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  • PATA Days in Busan, Korea, have started

    The 5th PATA Days (5th International INQUA Meeting on Paleoseismology, Active Tectonics and Archeoseismology) have started with a great icebreaker party on Sunday. On Monday we went on a field trip to Korea’s east coast and had a look at uplifted Late Quaternary terraces and some relatively young thrust faults. Plus, we visited a nuclear waste deposit site. Today the first presentations will start at 10 a.m. and the first poster session will be held. Here are some impressions from the first days:

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  • A paleoseismicity-spy and desert geologist in Alaska

    The SSA2014 annual meeting took place in Anchorage, Alaska from 29 April – 2 May. Currently the post-meeting excursion on the effects of the Great Alaska Earthquake of 1964 is taking place, and we placed our paleoseismicity-spy Gösta Hoffmann in the group. We hope that no one realizes that he’s a desert geologist and absolutely in the wrong place, but he promised to not wear his Teva sandals in order not be identified. Gösta is Associate Professor at the German University of Technology in Oman (GUtech) and works on coastal change and tsunamis, and particularly on tsunamis in the Arabian Sea. Here is his report from Alaska: more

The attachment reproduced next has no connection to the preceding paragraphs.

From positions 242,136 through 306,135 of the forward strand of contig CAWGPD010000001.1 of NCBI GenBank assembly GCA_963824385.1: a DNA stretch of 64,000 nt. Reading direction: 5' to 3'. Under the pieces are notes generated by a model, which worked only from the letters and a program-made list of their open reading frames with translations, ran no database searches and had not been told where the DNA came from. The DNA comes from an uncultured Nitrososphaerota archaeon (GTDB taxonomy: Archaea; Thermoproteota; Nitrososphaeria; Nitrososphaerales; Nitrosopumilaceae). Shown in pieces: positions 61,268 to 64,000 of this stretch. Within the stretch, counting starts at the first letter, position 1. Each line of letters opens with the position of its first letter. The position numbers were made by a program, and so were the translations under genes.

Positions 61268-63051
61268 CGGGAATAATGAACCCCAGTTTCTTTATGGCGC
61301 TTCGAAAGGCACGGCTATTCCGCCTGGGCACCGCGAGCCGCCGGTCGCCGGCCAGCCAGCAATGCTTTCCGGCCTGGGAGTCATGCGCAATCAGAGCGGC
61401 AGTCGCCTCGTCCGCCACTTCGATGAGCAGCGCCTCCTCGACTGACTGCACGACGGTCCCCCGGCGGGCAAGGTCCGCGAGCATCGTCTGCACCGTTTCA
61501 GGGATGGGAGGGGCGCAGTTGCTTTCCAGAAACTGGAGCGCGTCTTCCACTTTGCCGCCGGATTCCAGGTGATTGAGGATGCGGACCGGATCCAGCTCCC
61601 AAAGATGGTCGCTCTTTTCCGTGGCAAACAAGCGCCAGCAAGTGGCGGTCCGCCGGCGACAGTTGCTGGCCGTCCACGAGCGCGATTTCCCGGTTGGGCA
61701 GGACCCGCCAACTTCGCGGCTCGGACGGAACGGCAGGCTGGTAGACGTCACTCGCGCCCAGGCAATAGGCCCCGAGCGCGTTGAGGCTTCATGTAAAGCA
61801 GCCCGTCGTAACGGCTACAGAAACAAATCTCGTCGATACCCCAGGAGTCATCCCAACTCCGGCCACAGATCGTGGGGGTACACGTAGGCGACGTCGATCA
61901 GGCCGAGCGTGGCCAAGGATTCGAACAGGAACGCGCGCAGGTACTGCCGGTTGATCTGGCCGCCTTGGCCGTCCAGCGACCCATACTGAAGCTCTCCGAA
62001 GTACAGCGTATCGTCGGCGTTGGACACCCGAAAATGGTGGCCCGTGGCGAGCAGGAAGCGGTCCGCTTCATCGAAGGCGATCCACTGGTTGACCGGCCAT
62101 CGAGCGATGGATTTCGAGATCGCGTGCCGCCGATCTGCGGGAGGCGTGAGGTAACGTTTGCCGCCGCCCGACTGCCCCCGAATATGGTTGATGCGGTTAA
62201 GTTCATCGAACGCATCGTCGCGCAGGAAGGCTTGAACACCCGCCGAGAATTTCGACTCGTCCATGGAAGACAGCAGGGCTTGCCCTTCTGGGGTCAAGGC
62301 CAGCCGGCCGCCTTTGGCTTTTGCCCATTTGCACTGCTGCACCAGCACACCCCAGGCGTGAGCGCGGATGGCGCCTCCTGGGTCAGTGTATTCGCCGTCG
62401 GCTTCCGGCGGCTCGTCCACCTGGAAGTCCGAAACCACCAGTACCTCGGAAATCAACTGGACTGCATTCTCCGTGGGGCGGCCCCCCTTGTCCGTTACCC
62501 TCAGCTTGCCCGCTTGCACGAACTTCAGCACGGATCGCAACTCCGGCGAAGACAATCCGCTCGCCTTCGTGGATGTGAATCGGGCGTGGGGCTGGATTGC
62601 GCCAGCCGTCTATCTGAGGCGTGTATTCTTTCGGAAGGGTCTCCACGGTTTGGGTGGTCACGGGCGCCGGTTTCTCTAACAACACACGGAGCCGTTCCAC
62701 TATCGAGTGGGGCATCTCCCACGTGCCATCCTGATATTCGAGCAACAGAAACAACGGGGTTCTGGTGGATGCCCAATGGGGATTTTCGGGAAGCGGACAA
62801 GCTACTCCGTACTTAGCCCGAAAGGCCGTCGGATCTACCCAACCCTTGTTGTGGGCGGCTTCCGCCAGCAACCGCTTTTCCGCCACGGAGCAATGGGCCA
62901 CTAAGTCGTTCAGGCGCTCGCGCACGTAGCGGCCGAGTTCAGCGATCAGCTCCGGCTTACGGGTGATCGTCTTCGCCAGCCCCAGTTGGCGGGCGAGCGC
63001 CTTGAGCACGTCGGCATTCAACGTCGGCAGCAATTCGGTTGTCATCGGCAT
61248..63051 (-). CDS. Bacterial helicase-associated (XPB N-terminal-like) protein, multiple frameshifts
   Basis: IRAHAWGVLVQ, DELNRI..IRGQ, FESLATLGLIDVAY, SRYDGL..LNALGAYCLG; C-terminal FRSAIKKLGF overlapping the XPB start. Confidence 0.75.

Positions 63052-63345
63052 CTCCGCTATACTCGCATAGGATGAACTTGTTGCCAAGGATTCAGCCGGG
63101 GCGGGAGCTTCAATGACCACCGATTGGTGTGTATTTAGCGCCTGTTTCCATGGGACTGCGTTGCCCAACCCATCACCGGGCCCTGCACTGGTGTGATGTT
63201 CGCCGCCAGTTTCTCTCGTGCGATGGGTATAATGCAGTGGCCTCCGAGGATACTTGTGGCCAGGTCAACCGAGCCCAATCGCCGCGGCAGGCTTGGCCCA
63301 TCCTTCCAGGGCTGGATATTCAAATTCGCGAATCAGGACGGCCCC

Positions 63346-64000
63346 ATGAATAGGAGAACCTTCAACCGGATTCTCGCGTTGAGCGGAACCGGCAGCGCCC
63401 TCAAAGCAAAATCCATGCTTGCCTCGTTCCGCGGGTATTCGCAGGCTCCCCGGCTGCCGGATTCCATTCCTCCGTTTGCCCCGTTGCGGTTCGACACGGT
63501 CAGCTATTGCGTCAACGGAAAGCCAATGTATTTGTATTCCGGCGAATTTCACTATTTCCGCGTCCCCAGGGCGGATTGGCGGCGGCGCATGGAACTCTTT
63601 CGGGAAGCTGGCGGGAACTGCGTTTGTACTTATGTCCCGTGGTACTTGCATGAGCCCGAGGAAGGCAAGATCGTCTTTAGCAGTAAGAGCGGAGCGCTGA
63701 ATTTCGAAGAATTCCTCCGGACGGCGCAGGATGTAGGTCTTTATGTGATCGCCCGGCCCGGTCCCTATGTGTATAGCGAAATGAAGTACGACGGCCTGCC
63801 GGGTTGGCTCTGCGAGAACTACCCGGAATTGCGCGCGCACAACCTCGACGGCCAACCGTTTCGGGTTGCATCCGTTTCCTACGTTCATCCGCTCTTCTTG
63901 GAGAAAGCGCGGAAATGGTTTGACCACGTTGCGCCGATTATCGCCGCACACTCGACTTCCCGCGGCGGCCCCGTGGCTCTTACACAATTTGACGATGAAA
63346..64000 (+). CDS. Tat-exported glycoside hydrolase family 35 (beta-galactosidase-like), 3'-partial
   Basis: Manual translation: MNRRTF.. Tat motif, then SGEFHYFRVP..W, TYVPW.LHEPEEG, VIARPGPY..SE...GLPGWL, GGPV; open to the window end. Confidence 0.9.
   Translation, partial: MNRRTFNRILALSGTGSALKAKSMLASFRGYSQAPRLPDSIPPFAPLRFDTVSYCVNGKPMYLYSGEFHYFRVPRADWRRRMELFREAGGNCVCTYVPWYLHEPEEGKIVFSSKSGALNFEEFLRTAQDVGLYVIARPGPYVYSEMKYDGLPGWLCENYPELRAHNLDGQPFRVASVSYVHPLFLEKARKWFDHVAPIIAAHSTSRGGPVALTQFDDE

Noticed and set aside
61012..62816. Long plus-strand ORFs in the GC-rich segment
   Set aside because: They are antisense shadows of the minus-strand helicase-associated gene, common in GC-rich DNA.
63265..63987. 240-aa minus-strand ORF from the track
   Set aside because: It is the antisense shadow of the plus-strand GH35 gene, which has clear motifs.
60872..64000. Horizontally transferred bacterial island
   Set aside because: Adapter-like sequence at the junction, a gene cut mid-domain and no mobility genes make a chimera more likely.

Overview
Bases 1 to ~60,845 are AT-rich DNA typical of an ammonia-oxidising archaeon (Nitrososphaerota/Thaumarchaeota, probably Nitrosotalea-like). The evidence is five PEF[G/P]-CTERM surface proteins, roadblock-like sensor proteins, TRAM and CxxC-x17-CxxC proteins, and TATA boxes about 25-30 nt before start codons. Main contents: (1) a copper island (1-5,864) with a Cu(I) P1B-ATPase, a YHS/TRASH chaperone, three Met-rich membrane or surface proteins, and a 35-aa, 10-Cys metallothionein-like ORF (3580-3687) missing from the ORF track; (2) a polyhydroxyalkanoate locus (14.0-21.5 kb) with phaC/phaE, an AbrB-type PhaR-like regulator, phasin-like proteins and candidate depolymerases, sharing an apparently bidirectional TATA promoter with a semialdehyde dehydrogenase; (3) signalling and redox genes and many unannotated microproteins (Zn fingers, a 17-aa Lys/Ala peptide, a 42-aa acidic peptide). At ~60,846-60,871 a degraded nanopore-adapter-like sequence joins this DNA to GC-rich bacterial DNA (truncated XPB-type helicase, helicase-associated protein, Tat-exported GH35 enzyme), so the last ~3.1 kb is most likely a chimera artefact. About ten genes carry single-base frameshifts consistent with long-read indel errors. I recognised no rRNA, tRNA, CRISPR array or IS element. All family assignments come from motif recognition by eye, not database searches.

• Fieldtrip guide for download: 4D Architecture of an Oblique Rift Margin – Paleoseismology of the Borrego and Laguna Salada Faults (MEX)

    The Friends of the Pleistocene went on a fieldtrip few days ago to study the 4D Architecture of an Oblique Rift Margin in Baja California, NW Mexico. The tour focussed on the paleoseismology of the Borrega and Laguna Salada Faults, especially on the 1982 and 2010 surface ruptures, and took place fom 27 February to 2 March, 2014. You can download the detailed field guide and the road log here. more

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